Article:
So what do midwives do? They put a family’s wishes first, they do not pressure you or judge you for your decisions. They view pregnancy and labor as a normal event that should be held in the highest respect. They gently guide, assist, stand with women whose bodies are fully capable of delivering a baby on its own, in its own time. You’ll have the same amount of prenatal appointments (without wasting hours in a stuffy waiting room,) and they make visits right to your house for the first few days after you have the baby. They will catch your baby, let your partner catch your baby, let you catch your baby...whatever you ask for, you will almost always get it! In the tub, in the shower, in the hall, on the bed, on a birthing stool, on the toilet, over a yoga ball, over a dresser, squatting, standing, laying, lunging- they will happily let you have that baby any creative way you can think up, no stirrups in sight. Midwives are fabulous at anticipating needs and are already helping you with the next step before you even knew you needed the help. Ina May Gaskin (the raddest lady around and one of my role models who is known as the “mother of midwifery”) puts it perfectly when she says “physiologically, birth doesn’t happen the same way around surgeons, medically trained doctors, as it does around sympathetic women.” It has been proven that bodies work more efficiently with women who truly care than they do with doctors in a hospital setting, where people unknowingly tense up with all of the tests and procedures, being checked on hourly to make sure their labor isn’t going south (I mean I guess you want your labor to go south, but in this case I meant it as a figure of speech.) The people around you during your labor not only have an emotional impact, but also a physical effect on your body. Choose wisely. It matters.

But isn’t it scary having a baby with someone other than a trained professional? Let me clear up a few things about midwives. They are trained. They are professional. They come prepared for urgent situations, be it at a birthing center or at your house; oxygen for hyperventilation, pitocin for hemorrhaging, scissors for emergency episiotomies, sutures for tears, antibiotics for GBS, they have it all. Midwives are not blase about special circumstances. If something is noticed that seems unsettling, they will not simply send you home to sleep it off. When I was 41 weeks and 5 days pregnant my baby’s heart rate went wonky. At my prenatal appointment my midwife told me that we could try a few techniques to get the heart rate back to a happy one, but she definitely recommended that I go to the hospital for fetal heart monitoring. My motherly instincts told me that nothing was wrong, however my overprotective mama brain told me I should go and make sure. I mean, why in the world would I risk something like that? After jiggling my booty in a rebozo, giving me homeopathics and a reassuring pep-talk, I got out of cat/cow position, got some food and a gallon of water and waddled on into the hospital. Everything was a-okay at that point, which I believe is thanks to drinking water and getting a hearty booty shake. All this is to say: midwives are not fru-fru, careless witches. They are not anti-doctor/hospital. Their main goals are safety and healthy babies and they will do what needs to be done to achieve such.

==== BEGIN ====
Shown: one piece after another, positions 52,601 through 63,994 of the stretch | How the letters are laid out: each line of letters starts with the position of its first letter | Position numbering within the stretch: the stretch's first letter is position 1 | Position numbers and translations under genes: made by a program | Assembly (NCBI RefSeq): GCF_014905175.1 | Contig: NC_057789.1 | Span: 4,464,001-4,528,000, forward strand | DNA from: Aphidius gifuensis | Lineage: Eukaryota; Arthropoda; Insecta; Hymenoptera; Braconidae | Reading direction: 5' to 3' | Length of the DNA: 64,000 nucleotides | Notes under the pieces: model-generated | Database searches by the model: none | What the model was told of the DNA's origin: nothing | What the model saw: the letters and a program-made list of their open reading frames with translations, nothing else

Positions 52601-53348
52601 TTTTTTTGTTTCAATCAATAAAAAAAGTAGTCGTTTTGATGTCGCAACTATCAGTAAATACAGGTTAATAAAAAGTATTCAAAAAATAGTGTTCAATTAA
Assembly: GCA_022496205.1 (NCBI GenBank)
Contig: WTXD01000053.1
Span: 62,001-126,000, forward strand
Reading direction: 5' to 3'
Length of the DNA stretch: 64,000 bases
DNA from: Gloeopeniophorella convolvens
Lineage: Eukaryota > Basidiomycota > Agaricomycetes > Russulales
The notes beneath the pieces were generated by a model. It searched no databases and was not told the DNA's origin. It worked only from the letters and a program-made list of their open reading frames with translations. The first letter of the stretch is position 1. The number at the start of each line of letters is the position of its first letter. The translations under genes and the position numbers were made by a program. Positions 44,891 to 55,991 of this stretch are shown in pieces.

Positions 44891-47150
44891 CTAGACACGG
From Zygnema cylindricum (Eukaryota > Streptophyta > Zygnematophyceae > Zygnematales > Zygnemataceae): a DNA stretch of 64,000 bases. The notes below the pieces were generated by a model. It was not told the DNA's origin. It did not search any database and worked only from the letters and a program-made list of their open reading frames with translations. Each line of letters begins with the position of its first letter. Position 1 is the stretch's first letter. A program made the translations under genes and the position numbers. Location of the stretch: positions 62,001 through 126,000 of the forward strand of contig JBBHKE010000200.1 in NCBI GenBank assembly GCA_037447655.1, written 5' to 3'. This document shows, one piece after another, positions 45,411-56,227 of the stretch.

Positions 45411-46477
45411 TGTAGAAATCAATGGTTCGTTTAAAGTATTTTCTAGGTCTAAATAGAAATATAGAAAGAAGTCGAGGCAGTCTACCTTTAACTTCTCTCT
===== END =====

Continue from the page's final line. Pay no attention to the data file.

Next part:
I know I am obviously an advocate for the natural birthing route but I do understand that it might not be your cup of tea. That’s totally fine! I would never tell someone they are any less of a mother for having an elected c-section. I’m not gonna lie, I will probably spout off a few reasons why maybe just trying to see how going into labor works for you first, and then you can always still have a cesarean. I would never tell someone they are wrong for wanting an epidural right away. Again, I will probably suggest attempting labor without medication first, just to see how things go, and then you can always get an epidural if it’s still what you want. But please, at least try it one way because you can change your mind later but you can’t go back to natural once the needle is in your back or your uterus is sliced.
We have come such a long way with how we give birth and there are countless options for mothers these days. I have barely nicked the iceberg here. My hope is that I have at least given enough information to spark your curiosity in the matter, that before you just allow yourself to fall into the sticky pregnancy submission trap you research all options for your specific situation and location. I cannot stress enough that this decision, though some may not understand or care, can change your life and your relationship with your spouse and children forever. I promise it is worth your time. I promise you will not regret it.

1 comment:

  1. I love love love this post! Here in South Africa there are very few midwives, and even fewer doulas available to moms wishing to have a home birth. Doctors tell moms at 20 weeks that "this is gonna be a big baby" and encourage a C section from half way (if not even earlier on) in a pregnancy. As an ex paramedic I have delivered over 50 babies all without drugs! I know what a woman's body was built to do. I so badly want a home birth when my time comes, but there are so few resources available to me that it may have to be hospital based. There will be no drugs though, there will be no medicine or IV or scalpels unless really necessary. I wish more women were encouraged to investigate all options for their birth, and were told just how capable their bodies are!